"Peek-a-Boo" - Part Five

The Harbor Cafe sat on the corner of 18th Street and Harbor Boulevard, near the southern edge of the Marina district, a narrow, streamlined, stainless steel rectangle edged in red neon. Inside, on black and white tiled floors, a long counter with floor-mounted stools dominated one wall while a row of booths sat against the front wall next to windows that faced Harbor.

A bald man in a red and gray flannel shirt sat at the counter working on a big plate of food. A corp sat in a nearby booth, sleeves rolled up, sandwich in hand, peering at the screen of a minicomp.

A petite blonde server came around the counter, a smile on her face. "Table for two?"

"We're looking for someone," I said. "She came in this morning."

The blonde frowned. "I wouldn't know. I just started my shift two hours ago." Then her face brightened. "But I can get the manager. Charlie. She's been here all day. She'll know."

"Thanks."

She went behind the counter and disappeared into the kitchen.

A few minutes later, Charlie came out from the kitchen wiping her hands on a dishtowel and stopped behind the counter. A sturdily-built fiftyish woman with a thick mane of curly blonde hair who seemed more at home wrangling large pieces of machinery than working in a diner.

"I'm Charlie," she said in hearty, trumpet-like voice. "Who's askin'?"

"We're friends of Val," I said. "We heard she was here this morning."

Charlie gave us an appraising look. "Edgerunners, huh?"

"Yeah," I said.

She nodded. "Val was here. 'Round eight o'clock." She gestured toward a booth at the far end of the diner. "In her usual spot."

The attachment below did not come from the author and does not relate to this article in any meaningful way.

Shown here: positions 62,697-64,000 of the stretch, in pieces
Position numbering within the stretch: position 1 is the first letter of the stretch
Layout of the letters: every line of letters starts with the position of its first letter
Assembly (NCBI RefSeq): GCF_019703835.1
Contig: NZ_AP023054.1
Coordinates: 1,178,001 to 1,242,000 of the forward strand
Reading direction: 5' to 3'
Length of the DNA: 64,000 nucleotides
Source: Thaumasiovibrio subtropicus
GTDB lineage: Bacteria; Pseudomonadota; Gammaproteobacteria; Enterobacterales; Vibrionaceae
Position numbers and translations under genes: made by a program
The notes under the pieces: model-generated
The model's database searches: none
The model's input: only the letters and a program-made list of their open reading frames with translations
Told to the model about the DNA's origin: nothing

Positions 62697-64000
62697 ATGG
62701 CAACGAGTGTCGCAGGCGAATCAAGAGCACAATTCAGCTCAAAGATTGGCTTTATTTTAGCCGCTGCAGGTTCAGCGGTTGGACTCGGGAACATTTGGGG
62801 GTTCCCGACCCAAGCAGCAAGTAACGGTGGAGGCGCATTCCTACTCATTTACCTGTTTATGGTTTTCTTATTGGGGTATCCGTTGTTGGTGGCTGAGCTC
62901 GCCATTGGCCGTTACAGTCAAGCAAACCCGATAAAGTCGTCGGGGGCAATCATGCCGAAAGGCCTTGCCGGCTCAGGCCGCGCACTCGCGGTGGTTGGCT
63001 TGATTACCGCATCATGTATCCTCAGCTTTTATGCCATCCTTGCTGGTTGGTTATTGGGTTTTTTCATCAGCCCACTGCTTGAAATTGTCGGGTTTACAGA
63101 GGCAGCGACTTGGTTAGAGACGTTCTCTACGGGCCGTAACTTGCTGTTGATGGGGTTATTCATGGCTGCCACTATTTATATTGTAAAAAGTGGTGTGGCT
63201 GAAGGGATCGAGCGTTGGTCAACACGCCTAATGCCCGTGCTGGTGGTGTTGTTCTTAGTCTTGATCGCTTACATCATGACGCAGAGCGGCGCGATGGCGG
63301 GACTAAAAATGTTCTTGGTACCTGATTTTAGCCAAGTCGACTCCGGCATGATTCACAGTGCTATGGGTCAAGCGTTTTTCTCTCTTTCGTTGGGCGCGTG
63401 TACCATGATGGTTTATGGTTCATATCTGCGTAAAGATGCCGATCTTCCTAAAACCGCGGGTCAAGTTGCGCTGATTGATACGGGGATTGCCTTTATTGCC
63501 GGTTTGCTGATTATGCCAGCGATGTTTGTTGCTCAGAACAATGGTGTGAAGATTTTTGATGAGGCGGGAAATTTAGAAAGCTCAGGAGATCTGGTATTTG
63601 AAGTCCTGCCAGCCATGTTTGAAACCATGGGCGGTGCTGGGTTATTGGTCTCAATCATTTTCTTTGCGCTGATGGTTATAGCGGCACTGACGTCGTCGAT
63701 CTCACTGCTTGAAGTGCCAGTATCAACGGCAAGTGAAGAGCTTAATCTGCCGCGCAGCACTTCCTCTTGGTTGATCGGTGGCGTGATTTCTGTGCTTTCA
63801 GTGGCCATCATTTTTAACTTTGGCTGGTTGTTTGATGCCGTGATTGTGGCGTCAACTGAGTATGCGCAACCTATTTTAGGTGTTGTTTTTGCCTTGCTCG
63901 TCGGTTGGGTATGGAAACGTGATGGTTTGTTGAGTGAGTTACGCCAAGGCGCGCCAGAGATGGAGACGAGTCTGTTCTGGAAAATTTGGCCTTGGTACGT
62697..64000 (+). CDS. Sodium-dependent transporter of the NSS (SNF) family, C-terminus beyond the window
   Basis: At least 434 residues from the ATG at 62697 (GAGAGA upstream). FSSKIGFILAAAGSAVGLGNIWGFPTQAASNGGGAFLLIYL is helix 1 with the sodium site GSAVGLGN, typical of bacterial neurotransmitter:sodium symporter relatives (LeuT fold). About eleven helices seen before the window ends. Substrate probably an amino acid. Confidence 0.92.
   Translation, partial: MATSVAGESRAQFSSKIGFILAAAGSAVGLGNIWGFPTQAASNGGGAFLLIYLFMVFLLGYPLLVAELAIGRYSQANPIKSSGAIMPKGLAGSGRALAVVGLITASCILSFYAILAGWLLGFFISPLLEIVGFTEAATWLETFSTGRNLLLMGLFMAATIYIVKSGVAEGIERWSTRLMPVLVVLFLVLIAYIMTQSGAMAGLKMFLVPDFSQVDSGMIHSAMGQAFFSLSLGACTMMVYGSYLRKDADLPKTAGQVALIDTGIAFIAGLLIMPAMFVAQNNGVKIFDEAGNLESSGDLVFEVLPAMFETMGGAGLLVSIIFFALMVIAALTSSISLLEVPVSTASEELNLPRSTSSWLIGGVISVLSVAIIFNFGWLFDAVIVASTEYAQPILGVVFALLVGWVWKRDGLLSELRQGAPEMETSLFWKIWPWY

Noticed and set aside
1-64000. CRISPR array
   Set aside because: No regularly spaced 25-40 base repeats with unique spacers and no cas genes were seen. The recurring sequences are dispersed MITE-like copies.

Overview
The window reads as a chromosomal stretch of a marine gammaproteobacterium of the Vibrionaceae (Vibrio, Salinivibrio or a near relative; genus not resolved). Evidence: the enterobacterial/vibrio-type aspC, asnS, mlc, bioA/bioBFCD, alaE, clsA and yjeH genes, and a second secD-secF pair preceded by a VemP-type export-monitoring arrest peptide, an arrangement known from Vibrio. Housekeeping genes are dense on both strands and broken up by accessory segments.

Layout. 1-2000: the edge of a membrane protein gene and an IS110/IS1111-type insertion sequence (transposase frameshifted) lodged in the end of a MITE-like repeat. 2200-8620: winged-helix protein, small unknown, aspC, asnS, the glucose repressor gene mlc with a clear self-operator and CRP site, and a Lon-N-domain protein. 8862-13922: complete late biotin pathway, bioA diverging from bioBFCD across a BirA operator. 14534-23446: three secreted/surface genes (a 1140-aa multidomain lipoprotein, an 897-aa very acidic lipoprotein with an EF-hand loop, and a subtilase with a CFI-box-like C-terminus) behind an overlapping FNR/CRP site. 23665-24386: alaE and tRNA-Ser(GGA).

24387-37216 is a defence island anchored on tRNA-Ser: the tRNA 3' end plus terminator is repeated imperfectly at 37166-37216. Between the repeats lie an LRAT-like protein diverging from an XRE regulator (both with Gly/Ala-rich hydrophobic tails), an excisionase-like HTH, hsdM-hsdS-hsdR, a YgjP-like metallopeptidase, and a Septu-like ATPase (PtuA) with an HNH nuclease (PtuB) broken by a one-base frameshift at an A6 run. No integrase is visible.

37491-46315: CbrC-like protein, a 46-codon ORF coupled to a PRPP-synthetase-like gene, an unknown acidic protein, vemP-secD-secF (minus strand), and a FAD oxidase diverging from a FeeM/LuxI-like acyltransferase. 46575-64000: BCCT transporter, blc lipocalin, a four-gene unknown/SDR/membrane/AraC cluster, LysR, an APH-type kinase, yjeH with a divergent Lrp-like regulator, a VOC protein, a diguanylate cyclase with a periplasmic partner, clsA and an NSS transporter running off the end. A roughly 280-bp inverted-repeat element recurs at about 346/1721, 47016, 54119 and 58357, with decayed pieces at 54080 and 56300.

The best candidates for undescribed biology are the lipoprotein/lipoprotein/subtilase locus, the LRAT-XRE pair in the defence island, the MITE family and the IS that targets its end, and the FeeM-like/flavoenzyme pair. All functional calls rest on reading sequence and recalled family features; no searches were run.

"She's a regular?" said Mouse.

"Ayuh, she's a reg'lar," said Charlie.

"She met with someone today," I said. "Here."

"She did. Young fellah. Good lookin'--if you like 'em homely."

"Can you be more specific?"

Charlie thought a moment. "Tall and skinny. Had dark hair. Big nose. Wore black."

"When did he get here?"

"About half after eight. They talked. Left about half an hour later."

"Together?"

She nodded.

"Which way?"

"Back onto Harbor," said Charlie. "In her car."

"Val's?" said Mouse.

"Auyh. Blue runabout."

"Did you happen to catch the name of the guy she met?"

Charlie shook her head. "Sorry." Her brow furrowed. "Is Val okay?"

"We hope so," I said.

* * *

On our way back to the loaner, Eddie called.

"Got a lead on your MBV buyer," he said. "Woman by the name of Ekaterina Olson."

I stopped. "A woman?"

"A woman," said Eddie.

"When did she buy it?" I said.

"Last week. Monday."

"Got an address?"

"Sure." He rattled off a street and number. "In Bayside."

"Can you do an info dump?"

"Yeah, but it'll have to wait a bit. Got something else to take care of."

"Call as soon as you have it."

"Done."

I hung up.

When we got to the car, Mouse said, "How do we want to do this?"

* * *

Ekaterina Olson lived in Bayside in a two-story tract house with a front porch and a well-manicured lawn.

The door cracked open a few centimeters and a pair of eye peered through.

"Yes?" said the eyes.

A male voice.

I flashed a badge. "BCPD," I said in a professional sounding voice. "Is Ekaterina Olson in?"

"What's this about?" the eyes said.

"Better if we speak inside," I said. "May we?"

"Oh. Sure."

The door opened wider and the eyes turned into a thirtyish man, tall and skinny, and pale. Slicked back dark hair formed a widow's peak. Angular face with a hawk-like nose. Dressed all in black.

Wagner's description of his Mystery Man.

Charlie's description of the Smith that met with Val.

"Thank you," I said. stepping into the foyer. "I'm Detective Gibson." Gestured to Mouse. "My partner, Detective Sterling."

"I'm Sam Olson. This way, please."